Open Plaques

Who can use the data and how?

The following is information for application developers or anyone interested in the information stored within Open Plaques. Take a look at the contribute page to see how you could help. A number of apps have been created based on our data. These are listed on the About page.

Re-use


You are more than welcome to re-use the data in any way you see fit. We are concentrating on building the core datastore and co-curation platform and encourage people to have fun with the data to build interesting applications.

The data is released under the Public Domain Dedication and License 1.0 and we make no claims of copyright over either the data we've collected ourselves, nor the hundreds of hours of collective value that have been added by our co-curators. That said, we can accept no liability for any issues that may arise over the re-use of this data, and you are advised to make your own assessment. If you do re-use the data we'd love it if you could acknowledge Open Plaques and link back to us - however you are under no obligation to do so.

History


2009 - Our starting point was a London blue plaques list donated to us by English Heritage.
2009 - Information was obtained from local authorities via polite Freedom of Information requests (with mixed results).
2009 - These 'official' data sources were cleaned up, parsed and improved through a number of automatic and semi-manual processes.
2009 - Open Plaques site was officially launched after Yahoo! OpenHack London.
2009 - We then started collecting via our Open Plaques Flickr pool and the Blue Plaques Flickr pool. This led on to the discovery of many historical and civic societies throughout the UK that erect plaques.
2012 - Aimer Media collaborated with us on a data donation from a London Blue Plaque book.
2012 - As our community of plaque hunters has grown we have begun to locate plaques in countries all over the world.
2013 - we appeared in The Sunday Times 'Home' section

Geocoding


Geodata is obtained either from the position data of Creative Commons licenced images or through research and manual geocoding by our volunteer co-curators. We regard all of our data to be clean of copyright and 100% in the Public Domain. There has been discussion over whether to simply include our data within OpenStreetMap. The jury is still out on this one.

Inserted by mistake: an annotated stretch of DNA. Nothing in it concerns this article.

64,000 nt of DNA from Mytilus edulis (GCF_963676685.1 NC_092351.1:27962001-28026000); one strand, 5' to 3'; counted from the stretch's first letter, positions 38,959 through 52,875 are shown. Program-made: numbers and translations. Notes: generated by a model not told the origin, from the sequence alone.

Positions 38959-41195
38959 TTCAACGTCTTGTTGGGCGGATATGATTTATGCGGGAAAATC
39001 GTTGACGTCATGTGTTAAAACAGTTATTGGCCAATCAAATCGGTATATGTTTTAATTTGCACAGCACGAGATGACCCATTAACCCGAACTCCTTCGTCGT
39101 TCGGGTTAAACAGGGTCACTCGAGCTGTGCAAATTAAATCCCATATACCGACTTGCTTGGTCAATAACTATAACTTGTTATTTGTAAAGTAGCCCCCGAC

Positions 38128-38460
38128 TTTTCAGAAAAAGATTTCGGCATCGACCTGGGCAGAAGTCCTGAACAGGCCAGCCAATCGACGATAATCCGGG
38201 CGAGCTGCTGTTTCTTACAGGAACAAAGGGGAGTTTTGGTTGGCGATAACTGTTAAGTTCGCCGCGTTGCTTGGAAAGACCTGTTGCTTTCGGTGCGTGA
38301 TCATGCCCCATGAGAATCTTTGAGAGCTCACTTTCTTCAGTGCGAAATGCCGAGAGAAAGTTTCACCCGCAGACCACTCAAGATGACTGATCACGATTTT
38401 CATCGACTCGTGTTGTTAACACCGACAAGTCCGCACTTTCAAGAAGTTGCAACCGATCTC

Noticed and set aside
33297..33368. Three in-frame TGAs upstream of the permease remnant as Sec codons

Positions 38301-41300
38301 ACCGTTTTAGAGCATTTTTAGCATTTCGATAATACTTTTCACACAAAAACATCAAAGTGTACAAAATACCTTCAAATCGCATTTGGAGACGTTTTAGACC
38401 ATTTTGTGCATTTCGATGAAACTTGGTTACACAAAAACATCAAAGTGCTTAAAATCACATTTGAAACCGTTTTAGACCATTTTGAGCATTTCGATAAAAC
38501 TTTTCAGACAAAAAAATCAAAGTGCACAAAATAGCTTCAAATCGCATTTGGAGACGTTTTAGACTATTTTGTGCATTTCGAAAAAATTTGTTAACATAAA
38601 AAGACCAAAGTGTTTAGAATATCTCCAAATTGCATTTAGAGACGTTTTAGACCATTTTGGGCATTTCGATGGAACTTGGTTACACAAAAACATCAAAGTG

New data sources


If you have any suggestions on additional sources of data about plaques, or have spotted any mistakes or errors in the data, please get in touch.

We obtain information from localised lists published on the internet (council web sites, civic society pages, etc). We do not copy from other plaque collecting sites. We ask competing sites to accord us the same respect.

Photos


All the images are from Creative Commons Licenced sources and as such we attribute them to the copyright holder.

We deliberately do not store photographs on our site. We connect and add context to existing resources on the web instead of trying to own it. We supply links to images via the API meaning that you could use them within you own app whilst displaying appropriate attribution.

API calls

The official API is shaping up and you should find XML, JSON, and KML representations of many pages if you send the appropriate Accept: headers (or add .xml to the URL). Some of the HTML pages contain microformats too. If you're interested in any specific data, or a specific format, please let us know.

The live API has a default limit of 500 records, so that our servers can cope. We recommend that you query a reduced area such as Newcastle district by specifying the top-left and bottom-right corners of a box.

We will run a new datapull for you by request.

Here is a London and Greater London KML dump from 2 February 2014

Here is a London and Greater London XML dump from 29 December 2013, roughly within M25

You could use a full 20.2Mb XML data dump from 19 January 2013 and ask for updates using a ?since= query.